BC Fresh started in 1992 under the name of Lower Mainland Vegetable Distributors but changed their name in 2008 to be more current and representative of what they do. “We are the largest grower of storage crop vegetables in British Columbia,” says Faulkner “and we probably account from between 80% to 90% of any one crop that we grow.”

BC Fresh has supplied Goodly Foods with carrots and onions for our first few rounds of product development and earlier this fall they also offered us kabocha squash. Chef Karen Barnaby was thrilled with the surplus squash as she loved the idea of being able to work with the entire squash (skins, seeds and pulp) in making a soup.

Faulkner loves the work that he does, and it comes across. He believes “that food waste is about how you fit it into the supply chain and as the profile of the crop changes.” He is also quite proud to work in this industry. “The produce industry in BC is a really unique place. We are all competitors but we are all quite collaborative. We are kind of on our own out here and we have to support each other. We also need to be able to rely on each other.”

Another one of our suppliers of surplus tomatoes has been Star Group, headquartered in Surrey. The Star Group has been a leader in growing greenhouse tomatoes, peppers and cucumbers for over 40 years.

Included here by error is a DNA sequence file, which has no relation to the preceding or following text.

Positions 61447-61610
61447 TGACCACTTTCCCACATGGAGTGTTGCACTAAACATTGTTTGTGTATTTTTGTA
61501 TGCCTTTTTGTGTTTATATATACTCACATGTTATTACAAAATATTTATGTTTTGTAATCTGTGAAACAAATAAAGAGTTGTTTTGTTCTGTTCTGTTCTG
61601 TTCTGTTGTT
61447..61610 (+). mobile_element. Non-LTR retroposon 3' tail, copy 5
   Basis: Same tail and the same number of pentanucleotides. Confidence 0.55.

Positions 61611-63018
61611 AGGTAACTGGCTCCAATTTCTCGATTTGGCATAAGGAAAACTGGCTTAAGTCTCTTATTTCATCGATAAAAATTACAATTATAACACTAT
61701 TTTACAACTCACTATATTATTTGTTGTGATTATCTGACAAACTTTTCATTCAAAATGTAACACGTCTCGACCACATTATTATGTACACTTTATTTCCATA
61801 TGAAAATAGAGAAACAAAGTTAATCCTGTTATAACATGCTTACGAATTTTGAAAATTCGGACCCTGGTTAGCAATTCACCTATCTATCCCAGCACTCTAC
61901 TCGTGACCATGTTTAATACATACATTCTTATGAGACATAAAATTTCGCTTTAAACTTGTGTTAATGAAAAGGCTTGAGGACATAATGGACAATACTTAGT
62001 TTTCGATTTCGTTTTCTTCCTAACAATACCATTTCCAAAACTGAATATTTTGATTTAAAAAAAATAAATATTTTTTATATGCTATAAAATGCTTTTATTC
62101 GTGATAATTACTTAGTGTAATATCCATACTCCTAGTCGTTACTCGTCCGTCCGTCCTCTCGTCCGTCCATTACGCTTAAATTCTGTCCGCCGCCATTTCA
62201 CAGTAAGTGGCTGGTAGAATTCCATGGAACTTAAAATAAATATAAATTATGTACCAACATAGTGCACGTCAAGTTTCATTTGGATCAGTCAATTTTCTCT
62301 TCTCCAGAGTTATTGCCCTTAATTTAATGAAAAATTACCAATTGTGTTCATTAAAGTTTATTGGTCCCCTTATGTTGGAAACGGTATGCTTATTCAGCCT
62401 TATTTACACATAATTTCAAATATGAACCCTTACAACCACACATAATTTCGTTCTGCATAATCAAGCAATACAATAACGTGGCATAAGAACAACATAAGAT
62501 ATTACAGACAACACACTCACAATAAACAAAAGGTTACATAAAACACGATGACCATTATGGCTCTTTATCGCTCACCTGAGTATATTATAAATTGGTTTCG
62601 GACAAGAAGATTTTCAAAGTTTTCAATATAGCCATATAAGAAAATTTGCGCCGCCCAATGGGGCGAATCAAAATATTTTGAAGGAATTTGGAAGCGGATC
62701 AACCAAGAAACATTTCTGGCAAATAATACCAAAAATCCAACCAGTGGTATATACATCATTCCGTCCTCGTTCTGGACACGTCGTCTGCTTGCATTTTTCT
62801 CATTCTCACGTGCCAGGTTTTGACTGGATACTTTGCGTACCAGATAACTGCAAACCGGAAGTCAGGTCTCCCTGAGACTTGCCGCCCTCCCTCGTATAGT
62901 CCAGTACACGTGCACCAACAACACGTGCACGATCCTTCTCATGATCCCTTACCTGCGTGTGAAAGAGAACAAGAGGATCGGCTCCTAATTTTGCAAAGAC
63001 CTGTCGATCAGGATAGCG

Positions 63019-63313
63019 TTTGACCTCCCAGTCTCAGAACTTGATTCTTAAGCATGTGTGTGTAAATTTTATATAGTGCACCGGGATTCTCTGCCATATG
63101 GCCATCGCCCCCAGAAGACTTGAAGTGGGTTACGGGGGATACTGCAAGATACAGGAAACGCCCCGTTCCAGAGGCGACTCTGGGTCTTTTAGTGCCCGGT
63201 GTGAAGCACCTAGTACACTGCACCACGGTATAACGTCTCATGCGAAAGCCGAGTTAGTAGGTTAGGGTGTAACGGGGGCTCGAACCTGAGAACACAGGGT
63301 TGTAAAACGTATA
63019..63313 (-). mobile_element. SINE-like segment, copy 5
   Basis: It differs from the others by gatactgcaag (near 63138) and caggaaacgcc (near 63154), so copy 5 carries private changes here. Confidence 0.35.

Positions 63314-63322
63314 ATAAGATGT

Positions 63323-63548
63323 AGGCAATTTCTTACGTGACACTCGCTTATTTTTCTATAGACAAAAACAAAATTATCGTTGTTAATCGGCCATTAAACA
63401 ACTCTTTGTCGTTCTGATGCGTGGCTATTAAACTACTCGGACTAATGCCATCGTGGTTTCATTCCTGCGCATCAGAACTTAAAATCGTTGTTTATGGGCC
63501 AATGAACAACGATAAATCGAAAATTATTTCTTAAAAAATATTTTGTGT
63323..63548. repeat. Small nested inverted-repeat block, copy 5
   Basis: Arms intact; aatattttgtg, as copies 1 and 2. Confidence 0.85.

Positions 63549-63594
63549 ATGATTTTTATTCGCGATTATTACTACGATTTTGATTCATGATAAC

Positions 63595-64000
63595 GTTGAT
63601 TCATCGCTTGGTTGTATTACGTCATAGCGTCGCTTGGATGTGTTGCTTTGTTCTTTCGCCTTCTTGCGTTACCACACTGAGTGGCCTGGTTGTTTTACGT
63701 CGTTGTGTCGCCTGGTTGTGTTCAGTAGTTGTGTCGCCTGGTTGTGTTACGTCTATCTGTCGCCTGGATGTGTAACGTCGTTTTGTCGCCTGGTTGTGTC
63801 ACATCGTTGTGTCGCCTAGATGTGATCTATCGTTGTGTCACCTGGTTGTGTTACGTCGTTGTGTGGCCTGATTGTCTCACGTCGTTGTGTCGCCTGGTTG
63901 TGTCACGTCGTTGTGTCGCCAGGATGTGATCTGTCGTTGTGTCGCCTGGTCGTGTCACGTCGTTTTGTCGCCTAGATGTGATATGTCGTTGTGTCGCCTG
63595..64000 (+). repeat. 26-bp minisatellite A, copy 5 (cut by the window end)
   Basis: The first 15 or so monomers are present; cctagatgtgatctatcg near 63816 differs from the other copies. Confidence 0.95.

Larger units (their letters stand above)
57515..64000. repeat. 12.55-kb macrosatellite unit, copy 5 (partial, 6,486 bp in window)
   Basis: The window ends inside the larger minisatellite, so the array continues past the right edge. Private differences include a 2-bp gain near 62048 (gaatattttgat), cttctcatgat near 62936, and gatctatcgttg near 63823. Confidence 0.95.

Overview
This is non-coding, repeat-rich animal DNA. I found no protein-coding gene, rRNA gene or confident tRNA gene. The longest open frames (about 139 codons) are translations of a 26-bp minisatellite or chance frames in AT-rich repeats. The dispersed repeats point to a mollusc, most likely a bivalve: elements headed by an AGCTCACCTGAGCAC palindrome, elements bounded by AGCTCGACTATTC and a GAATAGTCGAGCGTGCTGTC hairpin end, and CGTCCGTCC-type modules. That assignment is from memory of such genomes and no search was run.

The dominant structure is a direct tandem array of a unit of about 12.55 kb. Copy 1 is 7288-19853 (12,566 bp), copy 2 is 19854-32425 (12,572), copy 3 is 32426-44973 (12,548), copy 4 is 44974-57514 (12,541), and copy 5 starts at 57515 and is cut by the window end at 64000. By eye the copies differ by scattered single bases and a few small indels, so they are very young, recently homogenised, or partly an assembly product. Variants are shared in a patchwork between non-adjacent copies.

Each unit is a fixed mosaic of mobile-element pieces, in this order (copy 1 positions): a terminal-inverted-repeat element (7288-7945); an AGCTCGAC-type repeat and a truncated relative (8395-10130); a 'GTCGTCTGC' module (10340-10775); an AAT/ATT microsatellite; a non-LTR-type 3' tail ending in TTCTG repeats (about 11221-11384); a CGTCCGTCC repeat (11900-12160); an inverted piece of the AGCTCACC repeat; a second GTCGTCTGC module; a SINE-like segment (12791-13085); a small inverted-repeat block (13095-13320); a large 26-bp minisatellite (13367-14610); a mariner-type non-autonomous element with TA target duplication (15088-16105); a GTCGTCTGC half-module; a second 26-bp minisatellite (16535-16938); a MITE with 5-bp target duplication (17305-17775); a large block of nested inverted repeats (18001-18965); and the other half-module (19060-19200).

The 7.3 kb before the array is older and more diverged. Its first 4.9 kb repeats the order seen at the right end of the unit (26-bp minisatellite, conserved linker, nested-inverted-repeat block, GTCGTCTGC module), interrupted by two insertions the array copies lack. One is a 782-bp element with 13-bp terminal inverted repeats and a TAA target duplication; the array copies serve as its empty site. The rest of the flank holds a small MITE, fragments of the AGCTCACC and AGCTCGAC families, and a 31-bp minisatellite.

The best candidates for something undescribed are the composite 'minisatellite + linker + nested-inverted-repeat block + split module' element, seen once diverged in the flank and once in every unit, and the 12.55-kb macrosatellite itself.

Matt Bates, a VP with Star Group who has been with the company for fourteen years, believes strongly in supporting local initiatives, especially those that are breaking new ground. “We see ourselves as a big part of the community and as a company we have a goal of bringing innovation and taste to the industry.”

So when Alexa Pitoulis first contacted his company with the idea for Goodly Foods the summer of 2017, he was eager to sit down and talk about the scope of the project. “We were happy to be involved as it fit with what we were doing and with the values of our company.” He saw Goodly Foods as a creative idea and was impressed with the vision and drive behind our mission. “Goodly was very persistent and persevered to find a solution and to provide good meals for people with less than perfect produce. This is important for our industry, our company and for me personally.”

The Star Group provided Goodly Foods with surplus tomatoes for the first test batch of tomato soup which was created by Chef Karen Barnaby. Pitoulis was then able to bring back a some samples for Bates and his team to try. “She brought soup back and it was awesome to try and everyone really liked it. We had soup for the week.” But this simple gesture also allowed everyone to feel a part of the process and to understand the importance of what Goodly Foods was doing and to appreciate that other suppliers were also involved. “It truly is a collaborative industry” says Bates “we all know each other and try to support each other wherever we can.”

We at Goodly Foods are so grateful to be welcomed into this industry and value how collaborative and supportive our partners are with us and each other. Not only are we all cooking with potential but we are doing it together!

Photo Credits:

Photo of squash, onions and carrots by Chef Karen Barnaby.

Other photos by Jo-Anne Lauzer.